Academic journal article American Journal of Psychotherapy

The Relationship between Depression Severity and Cognitive Errors

Academic journal article American Journal of Psychotherapy

The Relationship between Depression Severity and Cognitive Errors

Article excerpt

INTRODUCTION: THE RELATIONSHIP BETWEEN DEPRESSION SEVERITY AND COGNITIVE ERRORS

Cognitive errors (CEs) are a key construct in cognitive therapy (CT), especially when assessing, researching, or treating patients suffering from depression. Early on, Beck (1976) outlined specific cognitive errors, including arbitrary inference, selective abstraction, overgeneralization, magnification (catastrophizing) and minimization, personalizing, and absolutistic dichotomous thinking. Burns (1999) defined and outlined the importance of other cognitive errors such as mind-reading, fortune telling, mental filter, all-or-nothing thinking, should statements, discounting the positive, emotional reasoning, and labeling and mislabeling. More recently, Yurica and DiTomasso (2005) conducted a review and identified 17 cognitive distortions common in the literature, including arbitrary inference/jumping to conclusions, catastrophizing, comparison, dichotomous/ black-and-white thinking, disqualifying the positive, emotional reasoning, externalizing self-worth, fortune-telling, labeling, magnification, mind reading, minimization, overgeneralization, perfectionism, personalization, selective abstraction, and "should" statements. Despite the availability of definitions for these individual CEs, and suggestions that individual CEs are important to understand depression, studies examining cognitive errors in depression reported findings in terms of a general level of distortion, rather than for specific CEs (e.g., Briere, 2000; Hamblin, Beutler, Scogin, & Corbishley, 1993; Monroe, Slavich, Torres, & Gotlib, 2007; Tang, DeRubeis, Beberman, & Pham, 2005).

Exceptions to this include a study by Wenzlaff and Grozier (1988). They examined the use of overgeneralizations in dysphoric and nondysphoric participants who received false negative feedback after a social perceptiveness test. While both groups lowered their self-evaluations of social perceptiveness after receiving the feedback, only the participants with dysphoria lowered their ratings in proficiency judgments. More recently Van den Heuvel, Derksen, Eling, and van der Staak (2012) explored how overgeneralization relates to different mood disorders. The researchers examined tendencies of patients to make overgeneralizations targeted at the self and across situations. Participants diagnosed with major depression and those diagnosed with bipolar disorder were found to exhibit high levels of overgeneralization towards the self. However, only patients with bipolar disorder demonstrated elevated levels of overgeneralizations across situations. This study is of particular importance because it demonstrates subtle differences among patients regarding a specific CE, and it highlights the need to explore specific types of cognitive errors.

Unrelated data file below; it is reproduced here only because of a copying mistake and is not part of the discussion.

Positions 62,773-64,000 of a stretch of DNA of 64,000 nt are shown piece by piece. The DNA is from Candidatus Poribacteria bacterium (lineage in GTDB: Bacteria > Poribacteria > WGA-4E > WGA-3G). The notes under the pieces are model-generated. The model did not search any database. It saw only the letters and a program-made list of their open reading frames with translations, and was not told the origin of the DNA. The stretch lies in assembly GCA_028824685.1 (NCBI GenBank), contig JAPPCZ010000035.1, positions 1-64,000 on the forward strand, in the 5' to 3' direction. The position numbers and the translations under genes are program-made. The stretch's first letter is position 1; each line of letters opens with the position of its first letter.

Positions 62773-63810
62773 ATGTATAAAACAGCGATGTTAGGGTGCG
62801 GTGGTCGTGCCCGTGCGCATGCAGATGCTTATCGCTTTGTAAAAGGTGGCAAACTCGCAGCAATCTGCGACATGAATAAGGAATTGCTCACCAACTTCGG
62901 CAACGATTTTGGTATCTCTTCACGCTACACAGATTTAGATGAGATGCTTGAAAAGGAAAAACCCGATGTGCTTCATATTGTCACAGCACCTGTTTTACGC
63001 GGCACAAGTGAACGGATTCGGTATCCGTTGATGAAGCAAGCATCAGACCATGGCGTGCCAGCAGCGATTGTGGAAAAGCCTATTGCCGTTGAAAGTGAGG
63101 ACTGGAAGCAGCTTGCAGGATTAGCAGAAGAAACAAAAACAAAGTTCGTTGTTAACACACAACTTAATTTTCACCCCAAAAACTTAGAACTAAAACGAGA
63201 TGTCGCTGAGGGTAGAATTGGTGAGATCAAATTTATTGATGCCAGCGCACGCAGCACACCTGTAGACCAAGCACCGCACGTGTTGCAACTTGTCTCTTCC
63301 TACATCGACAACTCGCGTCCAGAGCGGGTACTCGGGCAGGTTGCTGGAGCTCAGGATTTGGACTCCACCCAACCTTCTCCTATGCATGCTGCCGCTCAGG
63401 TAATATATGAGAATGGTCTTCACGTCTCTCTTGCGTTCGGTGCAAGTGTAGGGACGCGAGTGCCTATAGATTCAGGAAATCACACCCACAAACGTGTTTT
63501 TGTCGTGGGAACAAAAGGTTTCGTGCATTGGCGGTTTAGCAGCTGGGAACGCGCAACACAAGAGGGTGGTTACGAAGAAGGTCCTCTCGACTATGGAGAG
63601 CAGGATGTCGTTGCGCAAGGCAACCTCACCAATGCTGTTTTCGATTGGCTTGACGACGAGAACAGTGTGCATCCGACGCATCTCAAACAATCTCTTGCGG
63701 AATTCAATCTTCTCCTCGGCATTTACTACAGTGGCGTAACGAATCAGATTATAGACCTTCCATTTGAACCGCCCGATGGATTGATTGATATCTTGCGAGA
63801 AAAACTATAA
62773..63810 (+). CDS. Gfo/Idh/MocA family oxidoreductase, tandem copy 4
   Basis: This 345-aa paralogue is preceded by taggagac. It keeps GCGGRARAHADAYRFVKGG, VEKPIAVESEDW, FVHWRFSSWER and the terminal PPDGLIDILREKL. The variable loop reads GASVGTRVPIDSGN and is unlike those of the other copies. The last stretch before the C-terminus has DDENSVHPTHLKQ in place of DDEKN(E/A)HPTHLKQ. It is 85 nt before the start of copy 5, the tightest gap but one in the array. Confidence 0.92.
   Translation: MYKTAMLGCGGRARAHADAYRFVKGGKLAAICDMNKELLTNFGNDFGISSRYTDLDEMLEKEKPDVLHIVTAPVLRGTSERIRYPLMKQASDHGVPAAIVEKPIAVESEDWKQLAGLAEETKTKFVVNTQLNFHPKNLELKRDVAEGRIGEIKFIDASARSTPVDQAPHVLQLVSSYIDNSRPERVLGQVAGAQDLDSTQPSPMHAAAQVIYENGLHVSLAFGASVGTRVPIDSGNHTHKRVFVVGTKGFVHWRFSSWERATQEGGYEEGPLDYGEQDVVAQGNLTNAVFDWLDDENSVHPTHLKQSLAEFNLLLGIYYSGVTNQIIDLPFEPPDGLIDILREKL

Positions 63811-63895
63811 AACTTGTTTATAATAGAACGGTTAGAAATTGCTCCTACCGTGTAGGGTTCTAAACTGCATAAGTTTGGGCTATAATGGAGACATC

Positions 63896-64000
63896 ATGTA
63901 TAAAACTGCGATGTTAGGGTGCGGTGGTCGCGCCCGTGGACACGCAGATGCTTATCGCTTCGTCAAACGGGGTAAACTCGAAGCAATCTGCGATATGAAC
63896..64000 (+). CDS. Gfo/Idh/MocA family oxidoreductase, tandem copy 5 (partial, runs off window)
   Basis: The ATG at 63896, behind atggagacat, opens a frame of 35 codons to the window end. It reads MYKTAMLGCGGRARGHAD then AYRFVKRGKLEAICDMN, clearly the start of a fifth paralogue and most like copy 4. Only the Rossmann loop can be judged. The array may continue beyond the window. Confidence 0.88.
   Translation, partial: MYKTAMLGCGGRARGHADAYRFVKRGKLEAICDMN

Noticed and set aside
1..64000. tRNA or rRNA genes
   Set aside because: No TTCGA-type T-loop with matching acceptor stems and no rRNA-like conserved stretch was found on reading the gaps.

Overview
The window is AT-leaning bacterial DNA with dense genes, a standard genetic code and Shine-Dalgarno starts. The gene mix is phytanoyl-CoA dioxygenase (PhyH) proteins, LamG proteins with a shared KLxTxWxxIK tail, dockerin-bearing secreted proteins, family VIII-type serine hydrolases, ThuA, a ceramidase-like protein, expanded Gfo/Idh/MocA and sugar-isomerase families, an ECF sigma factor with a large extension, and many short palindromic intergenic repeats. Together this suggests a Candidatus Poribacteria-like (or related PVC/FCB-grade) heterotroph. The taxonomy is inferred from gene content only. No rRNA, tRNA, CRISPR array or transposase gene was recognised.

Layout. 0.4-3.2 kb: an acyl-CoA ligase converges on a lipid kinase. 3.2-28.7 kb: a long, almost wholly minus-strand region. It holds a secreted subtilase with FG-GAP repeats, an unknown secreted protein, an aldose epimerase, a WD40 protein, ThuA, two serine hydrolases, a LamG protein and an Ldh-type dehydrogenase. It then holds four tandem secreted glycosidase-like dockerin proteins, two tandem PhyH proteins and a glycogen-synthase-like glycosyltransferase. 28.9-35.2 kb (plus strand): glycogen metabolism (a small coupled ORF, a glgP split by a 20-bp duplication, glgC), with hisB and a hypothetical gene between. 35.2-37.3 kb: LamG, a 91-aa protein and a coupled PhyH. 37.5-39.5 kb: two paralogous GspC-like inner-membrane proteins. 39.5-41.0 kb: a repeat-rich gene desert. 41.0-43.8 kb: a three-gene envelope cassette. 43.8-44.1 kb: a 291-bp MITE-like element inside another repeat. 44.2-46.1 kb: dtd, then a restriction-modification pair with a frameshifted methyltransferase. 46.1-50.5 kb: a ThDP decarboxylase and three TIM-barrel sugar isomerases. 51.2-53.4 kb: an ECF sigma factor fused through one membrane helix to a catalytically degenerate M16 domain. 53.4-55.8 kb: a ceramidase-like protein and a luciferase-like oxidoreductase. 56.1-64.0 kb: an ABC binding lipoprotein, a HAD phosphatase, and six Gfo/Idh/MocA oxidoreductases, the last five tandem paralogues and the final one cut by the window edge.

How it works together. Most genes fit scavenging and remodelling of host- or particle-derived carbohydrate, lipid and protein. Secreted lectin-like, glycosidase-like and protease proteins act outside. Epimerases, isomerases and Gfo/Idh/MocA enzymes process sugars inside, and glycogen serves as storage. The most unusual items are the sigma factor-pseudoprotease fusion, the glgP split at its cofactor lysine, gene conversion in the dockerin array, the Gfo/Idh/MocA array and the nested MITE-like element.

Wenzlaff's and Grozier's (1988) study was particularly important in that it examined the CE, magnification/minimization, which is the tendency to evaluate oneself, others, or a situation in a way that magnifies or minimizes the negative or positive aspects (Drapeau et al., 2008). Consistent with Beck's theory of depression, dysphoric participants rated social perceptiveness to be more important when they were given failure feedback on the task. Participants who were not dysphoric rated the task as more important when they received successful feedback on the task. This finding is consistent with Ellis' theory (1980) that individuals who are depressed tend to "awfulize" or magnify the unpleasantness of situations. However, Wenzlaff's and Grozier's finding does not necessarily illustrate that participants with dysphoria committed an "error" that was disproportionate to the demands of the situation; it demonstrated that they responded differently to the feedback than did nondepressed controls. Additionally, the participants with dysphoria in Wenzlaff and Grozier's study did not minimize the importance of their success on social perceptiveness (relative to controls) as Beck's theory postulates they would. …

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